Forget about Peter Pan we’re talking all the things conventional wisdom says you should not do. For example, if you should never judge a book by its cover, why the heck do authors pay through the nose for cover designs? Because your book has to jump out and grab them to get them to open it.
Honestly, I’ve never been good at taking “don’t try this at home” advice. I’m more a “here hold my beer” kind of guy. Tell me no, don’t, or never and you can be almost certain I will try it. It’s either the scientist in me that must test every hypothesis or I’m just not the sharpest knife in the drawer. Whichever may be true, I’m probably going to bust a gut trying to prove it just ain’t so.
That’s one reason why I’m still a writer. I have never lacked for those who told me that my writing was a game, a hobby, or a wild pipe dream. Had no one ever said those things, I might have given up after the first try. Now, here I am fifteen books later, still determined to prove them wrong. I may not be talented, but I’m persistent. Of course, there’s a saying for that too. “Never speak ill of yourself, you can count on your friends for that.”
When I started nursing school my instructors had plenty of advice for students. “You cannot do this and work a full-time job,” they said. As a prep for nursing school, I went out and got a job as an aide in a nursing home, working 40-48 hours a week, depending on how many co-workers called in sick on Saturday. I spent my downtime between classes and at lunch tutoring nursing math. Since I was working so many hours, I did not join a study group—another “got to” for success.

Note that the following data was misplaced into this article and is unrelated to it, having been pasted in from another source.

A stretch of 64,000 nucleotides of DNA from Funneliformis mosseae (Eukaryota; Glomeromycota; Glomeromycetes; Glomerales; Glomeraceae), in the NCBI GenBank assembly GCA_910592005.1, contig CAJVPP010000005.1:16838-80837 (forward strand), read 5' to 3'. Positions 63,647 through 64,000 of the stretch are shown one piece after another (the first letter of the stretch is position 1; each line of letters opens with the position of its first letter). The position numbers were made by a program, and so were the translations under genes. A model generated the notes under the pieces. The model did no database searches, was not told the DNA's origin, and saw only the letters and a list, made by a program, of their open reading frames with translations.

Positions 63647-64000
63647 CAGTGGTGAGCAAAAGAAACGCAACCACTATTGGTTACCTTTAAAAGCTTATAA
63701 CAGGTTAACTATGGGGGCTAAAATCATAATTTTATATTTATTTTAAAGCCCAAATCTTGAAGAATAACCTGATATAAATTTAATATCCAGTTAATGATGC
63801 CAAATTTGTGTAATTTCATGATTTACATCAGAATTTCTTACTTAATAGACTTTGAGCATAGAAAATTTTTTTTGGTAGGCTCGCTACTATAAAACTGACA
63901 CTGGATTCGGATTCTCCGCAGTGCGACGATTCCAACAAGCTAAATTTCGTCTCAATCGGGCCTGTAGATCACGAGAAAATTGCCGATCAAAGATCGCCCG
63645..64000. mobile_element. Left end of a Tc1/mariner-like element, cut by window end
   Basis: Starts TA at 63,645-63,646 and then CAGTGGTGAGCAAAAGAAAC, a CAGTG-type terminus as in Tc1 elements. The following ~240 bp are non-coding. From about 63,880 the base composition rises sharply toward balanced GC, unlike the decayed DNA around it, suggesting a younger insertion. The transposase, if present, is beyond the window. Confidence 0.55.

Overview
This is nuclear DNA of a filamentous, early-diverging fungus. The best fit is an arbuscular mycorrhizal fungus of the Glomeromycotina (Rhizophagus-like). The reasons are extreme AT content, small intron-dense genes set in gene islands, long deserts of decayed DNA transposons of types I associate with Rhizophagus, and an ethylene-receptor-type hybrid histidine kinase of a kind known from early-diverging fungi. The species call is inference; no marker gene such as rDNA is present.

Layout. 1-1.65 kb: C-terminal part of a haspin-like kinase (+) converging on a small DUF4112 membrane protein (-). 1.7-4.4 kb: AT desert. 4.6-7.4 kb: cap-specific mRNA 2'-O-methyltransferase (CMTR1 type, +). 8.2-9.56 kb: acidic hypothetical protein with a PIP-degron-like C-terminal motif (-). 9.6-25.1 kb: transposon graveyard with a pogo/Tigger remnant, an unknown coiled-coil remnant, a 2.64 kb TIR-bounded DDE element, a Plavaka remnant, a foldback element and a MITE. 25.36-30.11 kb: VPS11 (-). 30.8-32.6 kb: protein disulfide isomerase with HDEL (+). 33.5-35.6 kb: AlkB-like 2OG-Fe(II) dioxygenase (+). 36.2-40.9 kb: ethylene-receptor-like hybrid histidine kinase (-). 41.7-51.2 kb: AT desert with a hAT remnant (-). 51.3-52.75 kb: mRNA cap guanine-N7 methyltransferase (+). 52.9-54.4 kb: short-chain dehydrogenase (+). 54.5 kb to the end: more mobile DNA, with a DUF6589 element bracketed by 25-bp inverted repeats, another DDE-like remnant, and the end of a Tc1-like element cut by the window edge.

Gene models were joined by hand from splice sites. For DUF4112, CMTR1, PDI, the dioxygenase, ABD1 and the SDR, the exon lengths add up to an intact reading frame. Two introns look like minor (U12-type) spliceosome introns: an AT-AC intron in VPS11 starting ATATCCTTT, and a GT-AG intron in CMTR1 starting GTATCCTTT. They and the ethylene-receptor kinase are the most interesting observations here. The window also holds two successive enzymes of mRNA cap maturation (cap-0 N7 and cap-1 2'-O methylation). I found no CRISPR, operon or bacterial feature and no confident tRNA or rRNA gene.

I credit my success, not to intelligence, but stubbornness. I did learn in nursing school that it was unwise to choose answers with the word “always” or “never” in them. So, I perhaps I just wanted to be the odd exception more than the success.
I recently ran into a new bit of advice related to this post. Mike Bender has said, “Never moon a werewolf.” Oops, too late. My most successful books involve "mooning" werewolves.
They say never drink alone. So, if I find a fly in the bottom of my wine bottle—does that mean I wasn’t drinking alone?